I’ve found out about a terrific library that allows you to easily implement useful functionality into your apps such as easier memory management, multi-line segmented controls, a special view allowing users to enter ratings, custom progress bars, and many other utility functions with more being added over time.
Check it out here on Github: TouchCustoms
[Via: Under The Bridge]
Found an excellent set of rules from Matt Gallagher on how to avoid retain cycles in Objective-C.
Uh-Oh A Class Is Still Retained Somewhere…
A problem that can occur in Objective-C is that when you start sharing objects between classes and increasing the retain count you can end up with a situation where one class inherits from another, and then when you want to release the object does not get released from memory because it is being retained by a class lower down the class hierarchy.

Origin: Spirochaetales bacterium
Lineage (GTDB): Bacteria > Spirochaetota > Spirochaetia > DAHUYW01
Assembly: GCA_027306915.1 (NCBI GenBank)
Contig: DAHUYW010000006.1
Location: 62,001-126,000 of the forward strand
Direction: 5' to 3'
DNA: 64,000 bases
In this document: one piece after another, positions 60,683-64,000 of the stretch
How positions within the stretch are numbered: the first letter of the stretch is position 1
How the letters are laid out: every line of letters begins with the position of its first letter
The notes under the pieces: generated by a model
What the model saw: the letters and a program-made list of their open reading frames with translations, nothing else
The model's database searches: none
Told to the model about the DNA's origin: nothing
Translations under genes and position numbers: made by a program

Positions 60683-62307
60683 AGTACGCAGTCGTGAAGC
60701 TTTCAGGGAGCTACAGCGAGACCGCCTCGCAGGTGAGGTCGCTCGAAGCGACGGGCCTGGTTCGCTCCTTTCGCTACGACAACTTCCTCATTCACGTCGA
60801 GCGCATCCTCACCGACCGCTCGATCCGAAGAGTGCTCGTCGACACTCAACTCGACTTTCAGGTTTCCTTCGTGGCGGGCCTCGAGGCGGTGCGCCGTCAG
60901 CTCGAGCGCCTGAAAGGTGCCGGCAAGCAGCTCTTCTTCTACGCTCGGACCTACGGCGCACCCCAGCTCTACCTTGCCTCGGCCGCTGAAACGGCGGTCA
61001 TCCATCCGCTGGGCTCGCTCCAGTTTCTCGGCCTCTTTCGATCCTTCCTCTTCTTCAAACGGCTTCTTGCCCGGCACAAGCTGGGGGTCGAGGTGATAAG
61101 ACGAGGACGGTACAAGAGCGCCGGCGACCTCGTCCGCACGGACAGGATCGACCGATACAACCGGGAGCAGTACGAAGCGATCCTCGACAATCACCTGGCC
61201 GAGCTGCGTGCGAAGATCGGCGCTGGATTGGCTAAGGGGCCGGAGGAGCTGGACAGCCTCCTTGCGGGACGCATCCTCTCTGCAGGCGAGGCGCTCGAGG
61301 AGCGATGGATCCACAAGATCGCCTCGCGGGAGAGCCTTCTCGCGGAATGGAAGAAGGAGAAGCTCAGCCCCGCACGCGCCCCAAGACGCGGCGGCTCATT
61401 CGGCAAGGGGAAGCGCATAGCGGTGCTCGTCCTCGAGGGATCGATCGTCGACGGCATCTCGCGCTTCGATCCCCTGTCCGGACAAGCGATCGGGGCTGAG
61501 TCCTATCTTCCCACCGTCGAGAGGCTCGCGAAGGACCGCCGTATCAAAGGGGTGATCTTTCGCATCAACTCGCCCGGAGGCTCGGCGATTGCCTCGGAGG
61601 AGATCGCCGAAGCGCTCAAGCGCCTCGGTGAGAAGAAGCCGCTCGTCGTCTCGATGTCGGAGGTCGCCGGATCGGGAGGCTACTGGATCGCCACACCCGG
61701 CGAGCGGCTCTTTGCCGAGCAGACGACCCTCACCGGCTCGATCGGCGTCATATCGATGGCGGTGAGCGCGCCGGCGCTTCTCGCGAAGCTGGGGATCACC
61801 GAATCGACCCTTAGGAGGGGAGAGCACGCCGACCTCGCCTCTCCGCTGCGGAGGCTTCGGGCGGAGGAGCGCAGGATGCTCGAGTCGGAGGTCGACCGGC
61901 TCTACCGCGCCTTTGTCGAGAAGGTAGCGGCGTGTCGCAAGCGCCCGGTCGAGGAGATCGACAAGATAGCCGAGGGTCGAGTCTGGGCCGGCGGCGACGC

One Basic Rule
Now if this all sounds confusing, Matt explains everything well in his article, and has created a set of 5 rules. Ultimately it comes down to one basic rule:
"an object may only retain something indefinitely if it is hierarchically senior. If you don’t know which object is senior, you must work it out before you retain. If there is no clear senior object — you should redesign so that there is."
For a more detailed detailed explanation (with diagrams) be sure to check out: Rules To Avoid Retain Cycles
[Via: Cocoa With Love]
Something I’ve found with talking to programmers new to Objective-C is that most often the most confusing concept is memory management.
The reason for this is because in Objective-C memory is managed in a different manner from the mainstream languages typically taught in school (C/C++/Java), and introduces new concepts such as the retain count, and auto release pools.
Mark Johnson has created an extensive collection of video presentations that provide an in depth explanation of Memory Management in Objective-C. This is definitely worth checking out if you are new to the language or this is something you are not totally clear on.
This is the first video:
You can find the rest of the videos on Mark’s site at:
Memory Management Basics Video Tutorial – Click Here